Owning an aircraft is a major investment. Even before you buy one, you need to spend countless hours preparing, training, financial planning, and making proper space arrangements in anticipation of becoming an owner. This is why the idea of keeping it safe and in good condition, is not only invaluable, it’s priceless. But things happen, and weather has a way of surprising us when we least expect it. This can often mean some serious damage to a plane, and even more damage to your wallet.
Each year, numerous aircraft are damaged due to the simple fact that they were not appropriately prepared for inclement weather while on the ground. When your aircraft is parked, wind, and even jet efflux, can be your worst enemy. Even in a hangar that’s not properly equipped, negligence in weather preparation can cost you thousands of dollars, and time. It’s important to take a few simple preventative steps to keep your aircraft safe while it’s parked, to ensure that your plane stays in one piece, and to give you piece of mind.
Aircraft, by nature, are designed to fly. This may sound obvious, but it’s easy to forget that due their aerodynamic structure, even the smallest amount of wind in the wrong direction can lift your plane onto its side, or knock it over. The trick is to use your plane’s aerodynamics to your advantage. Always try and tie your plane into the wind. If your nose is facing into the wind, then the airflow will be distributed evenly over the plane’s surfaces. Make sure that your aircraft is tied very securely, however, as the same airflow can actually lift your plane off the ground, similar to how it would in flight. This is not the type of flight you want.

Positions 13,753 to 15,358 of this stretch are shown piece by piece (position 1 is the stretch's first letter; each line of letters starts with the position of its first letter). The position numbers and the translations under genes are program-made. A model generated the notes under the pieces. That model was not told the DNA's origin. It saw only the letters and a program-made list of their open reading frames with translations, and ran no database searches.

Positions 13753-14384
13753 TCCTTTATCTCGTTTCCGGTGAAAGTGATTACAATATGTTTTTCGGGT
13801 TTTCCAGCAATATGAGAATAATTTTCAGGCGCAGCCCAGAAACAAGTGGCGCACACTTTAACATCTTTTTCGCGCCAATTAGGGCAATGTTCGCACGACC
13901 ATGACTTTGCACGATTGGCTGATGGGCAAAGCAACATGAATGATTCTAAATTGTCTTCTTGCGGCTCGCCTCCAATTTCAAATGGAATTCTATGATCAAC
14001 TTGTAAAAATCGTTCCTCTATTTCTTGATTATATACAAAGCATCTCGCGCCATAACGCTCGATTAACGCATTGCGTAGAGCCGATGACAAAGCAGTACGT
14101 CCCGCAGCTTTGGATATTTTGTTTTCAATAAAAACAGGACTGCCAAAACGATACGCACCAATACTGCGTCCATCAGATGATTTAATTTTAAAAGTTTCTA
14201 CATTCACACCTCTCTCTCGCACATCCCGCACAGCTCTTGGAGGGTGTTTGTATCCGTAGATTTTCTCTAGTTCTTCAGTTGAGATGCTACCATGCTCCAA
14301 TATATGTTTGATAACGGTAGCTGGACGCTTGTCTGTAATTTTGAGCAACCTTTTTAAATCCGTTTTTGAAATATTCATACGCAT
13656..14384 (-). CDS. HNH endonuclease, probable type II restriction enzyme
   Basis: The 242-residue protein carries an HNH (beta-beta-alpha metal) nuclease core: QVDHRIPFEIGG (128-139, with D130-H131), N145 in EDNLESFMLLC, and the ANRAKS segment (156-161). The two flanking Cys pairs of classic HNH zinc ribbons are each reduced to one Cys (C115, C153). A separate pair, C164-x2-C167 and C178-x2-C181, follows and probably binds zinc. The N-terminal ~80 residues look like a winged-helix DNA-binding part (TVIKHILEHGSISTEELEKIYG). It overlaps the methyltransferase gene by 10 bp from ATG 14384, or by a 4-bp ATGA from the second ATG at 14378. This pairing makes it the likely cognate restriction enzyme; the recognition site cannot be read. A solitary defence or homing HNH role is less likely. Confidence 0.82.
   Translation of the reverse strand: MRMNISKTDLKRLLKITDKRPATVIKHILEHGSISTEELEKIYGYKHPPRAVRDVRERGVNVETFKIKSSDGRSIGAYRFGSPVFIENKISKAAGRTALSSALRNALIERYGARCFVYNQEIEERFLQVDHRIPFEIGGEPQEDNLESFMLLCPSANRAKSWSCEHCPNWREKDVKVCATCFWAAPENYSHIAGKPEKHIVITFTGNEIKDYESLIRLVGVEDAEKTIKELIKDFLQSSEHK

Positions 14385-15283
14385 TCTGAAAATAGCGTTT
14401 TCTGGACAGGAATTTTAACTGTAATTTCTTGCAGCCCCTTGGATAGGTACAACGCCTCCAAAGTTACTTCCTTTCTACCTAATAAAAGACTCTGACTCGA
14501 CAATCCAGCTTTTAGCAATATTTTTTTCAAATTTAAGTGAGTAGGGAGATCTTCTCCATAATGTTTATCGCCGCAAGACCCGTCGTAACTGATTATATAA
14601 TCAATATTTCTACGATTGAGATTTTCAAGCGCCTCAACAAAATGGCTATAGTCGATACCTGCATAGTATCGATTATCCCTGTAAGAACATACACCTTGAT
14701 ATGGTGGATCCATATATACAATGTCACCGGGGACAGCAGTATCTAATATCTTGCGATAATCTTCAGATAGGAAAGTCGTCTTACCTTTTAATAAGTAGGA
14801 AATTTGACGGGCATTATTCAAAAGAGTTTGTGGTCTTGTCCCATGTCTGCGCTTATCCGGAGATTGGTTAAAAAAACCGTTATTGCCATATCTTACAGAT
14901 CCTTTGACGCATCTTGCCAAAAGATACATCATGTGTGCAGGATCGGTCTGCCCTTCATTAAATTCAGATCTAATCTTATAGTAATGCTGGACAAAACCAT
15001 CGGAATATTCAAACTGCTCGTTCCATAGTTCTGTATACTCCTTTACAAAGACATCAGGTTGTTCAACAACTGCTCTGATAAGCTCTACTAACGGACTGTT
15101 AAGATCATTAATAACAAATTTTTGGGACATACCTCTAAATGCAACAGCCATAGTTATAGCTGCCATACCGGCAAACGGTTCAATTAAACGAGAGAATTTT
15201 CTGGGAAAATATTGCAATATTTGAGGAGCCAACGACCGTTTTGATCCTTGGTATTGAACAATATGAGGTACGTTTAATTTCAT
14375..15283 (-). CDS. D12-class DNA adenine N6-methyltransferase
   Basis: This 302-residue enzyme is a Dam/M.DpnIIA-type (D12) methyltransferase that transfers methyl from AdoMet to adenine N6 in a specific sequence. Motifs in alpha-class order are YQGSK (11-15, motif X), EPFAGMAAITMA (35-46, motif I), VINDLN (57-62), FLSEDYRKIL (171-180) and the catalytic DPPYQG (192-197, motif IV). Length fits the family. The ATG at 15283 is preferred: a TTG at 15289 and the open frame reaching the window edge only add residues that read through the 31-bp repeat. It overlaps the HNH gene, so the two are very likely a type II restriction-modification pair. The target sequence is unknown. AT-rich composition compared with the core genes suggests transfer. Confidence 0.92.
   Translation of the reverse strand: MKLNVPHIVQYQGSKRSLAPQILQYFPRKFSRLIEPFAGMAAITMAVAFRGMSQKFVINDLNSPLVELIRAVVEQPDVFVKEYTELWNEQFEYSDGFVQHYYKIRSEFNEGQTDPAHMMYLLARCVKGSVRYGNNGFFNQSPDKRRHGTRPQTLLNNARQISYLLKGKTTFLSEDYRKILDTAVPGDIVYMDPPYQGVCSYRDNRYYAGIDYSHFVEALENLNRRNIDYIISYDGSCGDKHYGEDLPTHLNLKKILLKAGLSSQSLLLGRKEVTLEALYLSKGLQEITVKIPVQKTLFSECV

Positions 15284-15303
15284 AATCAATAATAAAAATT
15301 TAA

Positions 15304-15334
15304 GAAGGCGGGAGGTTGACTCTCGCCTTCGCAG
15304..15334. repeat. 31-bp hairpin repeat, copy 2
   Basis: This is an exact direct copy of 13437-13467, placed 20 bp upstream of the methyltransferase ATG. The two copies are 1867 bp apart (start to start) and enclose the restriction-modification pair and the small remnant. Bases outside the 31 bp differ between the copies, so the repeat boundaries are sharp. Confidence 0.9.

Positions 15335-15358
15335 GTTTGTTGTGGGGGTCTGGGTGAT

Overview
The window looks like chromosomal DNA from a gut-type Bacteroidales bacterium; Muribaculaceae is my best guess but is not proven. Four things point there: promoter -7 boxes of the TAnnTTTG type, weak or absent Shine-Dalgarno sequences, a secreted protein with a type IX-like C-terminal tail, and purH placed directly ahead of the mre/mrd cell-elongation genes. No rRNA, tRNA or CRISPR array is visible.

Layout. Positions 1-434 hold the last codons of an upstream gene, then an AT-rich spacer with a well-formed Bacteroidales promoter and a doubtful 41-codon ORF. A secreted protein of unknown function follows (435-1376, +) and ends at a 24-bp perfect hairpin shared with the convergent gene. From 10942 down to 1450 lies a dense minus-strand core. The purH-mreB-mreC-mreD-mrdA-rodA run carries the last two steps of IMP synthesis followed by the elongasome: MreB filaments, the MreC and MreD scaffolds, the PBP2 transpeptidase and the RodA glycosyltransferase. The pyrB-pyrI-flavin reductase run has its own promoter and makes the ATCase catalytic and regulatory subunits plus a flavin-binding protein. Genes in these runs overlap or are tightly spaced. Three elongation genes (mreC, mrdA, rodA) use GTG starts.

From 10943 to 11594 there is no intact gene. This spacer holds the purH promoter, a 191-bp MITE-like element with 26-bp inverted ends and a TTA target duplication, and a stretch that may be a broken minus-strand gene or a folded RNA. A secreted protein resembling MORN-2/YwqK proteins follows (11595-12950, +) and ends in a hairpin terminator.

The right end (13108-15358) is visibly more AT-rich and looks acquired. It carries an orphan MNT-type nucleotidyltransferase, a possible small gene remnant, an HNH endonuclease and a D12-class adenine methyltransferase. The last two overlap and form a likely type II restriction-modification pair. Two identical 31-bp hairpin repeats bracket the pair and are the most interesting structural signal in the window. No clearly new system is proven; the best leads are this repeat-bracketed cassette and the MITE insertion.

Make sure that you always employ a proper 3-point tie-down scheme, securing both wings and the tail. Most aircraft parking areas are equipped with fixed tie-down points and will be suitable for the 3-point tie. In the case that they are not, or if fixed tie-down points are just not available, you will need to find physical shelter for your aircraft. Park your aircraft behind something that can block the wind, and is unlikely to move or fall. Make sure any debris near the aircraft is cleared away, as strong winds can lift these things into the air and smash them into your plane.
Most importantly, the best protection against weather damage is to stay aware, and use common sense. If you are next to a plane that is improperly tied down, avoid tying down next to it. If you have a gut feeling that you missed a step while parking, go back and do it again. The time you spend being thorough is nothing compared to the time you’ll spend if you damage your aircraft.
At the end of the day, remember to trust your instincts. If it feels like a bad idea, it probably is. With a good amount of preparation, instinct, caution, and know how, you can keep your plane out of the repair hangar, and in the air. Which, after all, is exactly where you want to be.